Monday, November 5, 2012


MUD is the acronym for Multi-User Dungeon. They are online games that are played over a network using a simple text based interface. They are the precursors of modern graphical online games.

MUDs lack the flashy graphics and slick soundtracks that many have come to expect from online games, and some have dismissed them as a dieing breed. But MUDs continue to develop and to attract developers, writers and players. Most importantly players.

The Mud Connector currently lists over 973 games. The forums at Top Mud Sites Top Mud Sites claim over 160 thousand registered members. 

Are all these games playable? Are all these registered users active?

Nah. Many games are in development or closing down. Forum users come and go. And, the numbers don't compete with the million of players on the larger MMO (massively multiplayer online) games, but they aren't zero either.

I've played, wrote and developed for MUDs for over a decade. The amount of time I've spent on all graphical MMO is a small percentage of the time I've spent on my favorite MUDs in the past. I'd like to see MUDs continue to grow, and I encourage growth when I can.  Here are just a few of the things that I think make MUDs special.

  • MUDs are a TEXT based game. It is more like reading a book than watching a movie.
  • MUDs can be created by anyone. You could build your own with community provided tools or you could help others build theirs. Almost everyone who runs a MUD is looking for help.
  • MUDs provide a great opportunity to write. From interacting with other players to writing detailed description of dungeons or monsters. If you want to flex your writing muscles find a MUD that you like and ask them if they would like a builder. Builders are a special class of players who in some cases help run the game, but in all cases, they are the ones who build the game world. They write the descriptions, build the quests and help to tell the story.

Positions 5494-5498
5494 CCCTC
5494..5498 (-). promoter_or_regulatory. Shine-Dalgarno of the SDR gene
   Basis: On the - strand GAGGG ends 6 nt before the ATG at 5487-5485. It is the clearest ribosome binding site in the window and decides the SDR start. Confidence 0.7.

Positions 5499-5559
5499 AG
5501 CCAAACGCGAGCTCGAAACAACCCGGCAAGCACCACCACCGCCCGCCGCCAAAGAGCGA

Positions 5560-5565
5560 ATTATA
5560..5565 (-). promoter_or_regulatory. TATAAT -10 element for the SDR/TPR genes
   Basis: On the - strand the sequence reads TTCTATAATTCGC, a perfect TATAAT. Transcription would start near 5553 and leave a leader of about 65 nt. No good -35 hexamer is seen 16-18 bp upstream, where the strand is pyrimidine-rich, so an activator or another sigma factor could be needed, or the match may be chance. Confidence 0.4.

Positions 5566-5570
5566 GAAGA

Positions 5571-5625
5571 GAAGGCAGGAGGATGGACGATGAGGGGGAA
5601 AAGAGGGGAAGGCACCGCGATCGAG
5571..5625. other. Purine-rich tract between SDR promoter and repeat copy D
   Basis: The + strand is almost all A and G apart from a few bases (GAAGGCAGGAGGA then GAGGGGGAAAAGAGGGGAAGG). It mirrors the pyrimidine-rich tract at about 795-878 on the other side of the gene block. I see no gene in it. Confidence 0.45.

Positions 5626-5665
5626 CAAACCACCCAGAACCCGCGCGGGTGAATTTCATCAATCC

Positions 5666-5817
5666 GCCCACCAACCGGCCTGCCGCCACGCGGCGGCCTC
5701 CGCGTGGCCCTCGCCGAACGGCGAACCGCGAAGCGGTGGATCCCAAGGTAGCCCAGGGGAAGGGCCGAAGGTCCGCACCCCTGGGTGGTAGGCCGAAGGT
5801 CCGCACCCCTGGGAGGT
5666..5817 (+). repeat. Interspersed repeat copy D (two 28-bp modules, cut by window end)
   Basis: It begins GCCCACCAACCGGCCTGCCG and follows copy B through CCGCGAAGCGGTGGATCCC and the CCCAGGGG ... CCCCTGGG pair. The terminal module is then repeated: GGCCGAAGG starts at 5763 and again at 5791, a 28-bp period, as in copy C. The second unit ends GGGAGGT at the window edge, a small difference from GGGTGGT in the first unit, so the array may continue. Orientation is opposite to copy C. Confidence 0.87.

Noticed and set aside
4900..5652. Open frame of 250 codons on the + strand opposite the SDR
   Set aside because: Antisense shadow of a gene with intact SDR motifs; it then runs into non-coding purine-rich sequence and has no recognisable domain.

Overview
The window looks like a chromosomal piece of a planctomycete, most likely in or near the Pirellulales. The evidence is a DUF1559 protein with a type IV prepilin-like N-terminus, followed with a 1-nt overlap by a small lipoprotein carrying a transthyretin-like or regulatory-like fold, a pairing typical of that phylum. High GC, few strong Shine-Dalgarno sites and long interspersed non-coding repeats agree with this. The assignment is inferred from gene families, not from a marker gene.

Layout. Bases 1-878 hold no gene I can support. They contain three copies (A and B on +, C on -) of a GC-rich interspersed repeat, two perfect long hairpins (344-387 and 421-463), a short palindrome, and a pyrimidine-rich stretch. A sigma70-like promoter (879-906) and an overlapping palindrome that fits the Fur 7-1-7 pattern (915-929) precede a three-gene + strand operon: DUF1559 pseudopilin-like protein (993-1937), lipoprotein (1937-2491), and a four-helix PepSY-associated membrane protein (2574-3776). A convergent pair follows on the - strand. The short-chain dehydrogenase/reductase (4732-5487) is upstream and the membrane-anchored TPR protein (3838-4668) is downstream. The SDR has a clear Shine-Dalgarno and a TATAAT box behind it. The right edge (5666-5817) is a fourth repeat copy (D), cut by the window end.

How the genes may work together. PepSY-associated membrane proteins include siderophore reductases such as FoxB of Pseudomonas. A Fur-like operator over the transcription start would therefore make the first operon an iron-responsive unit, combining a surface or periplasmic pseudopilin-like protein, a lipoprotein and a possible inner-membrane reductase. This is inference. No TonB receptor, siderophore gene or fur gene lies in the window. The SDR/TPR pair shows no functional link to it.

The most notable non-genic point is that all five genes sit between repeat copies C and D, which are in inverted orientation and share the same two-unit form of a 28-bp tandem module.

• MUDs don't have millions of players. A really successful game might have a few hundred players on line at a time. A typical successful game might have less than 30. Most have fewer than 10. The smaller games can feel more like a table top RPG if you find a group that you like to play with on a regular basis.
  • MUDs come in many flavors. There are medieval fantasy, science fiction, zombie apocalypse, and pretty much anything you can image from pop culture.
  • MUDS are free. Yep. Some games might charge something, but the majority of games don't and many can't because the license that applies for their game engine forbids them to charge for the service. Don't give in to the hype of the pay to play games. They aren't better because they charge.
  • MUDs can be played everywhere. MAC, PC, Linux worskstation, IOS or android device. A popular client for android phones is called BlowTorch

If you haven't played a MUD, then stop by one of the sites I listed above and give one a try. To get the best experience, download a client that is designed for MUDs. Sure, you could connect from the command line on a windows machine running telnet, by why do that when there are excellent, community supported clients that you can download and use for free. MUSHclient is the one I prefer.

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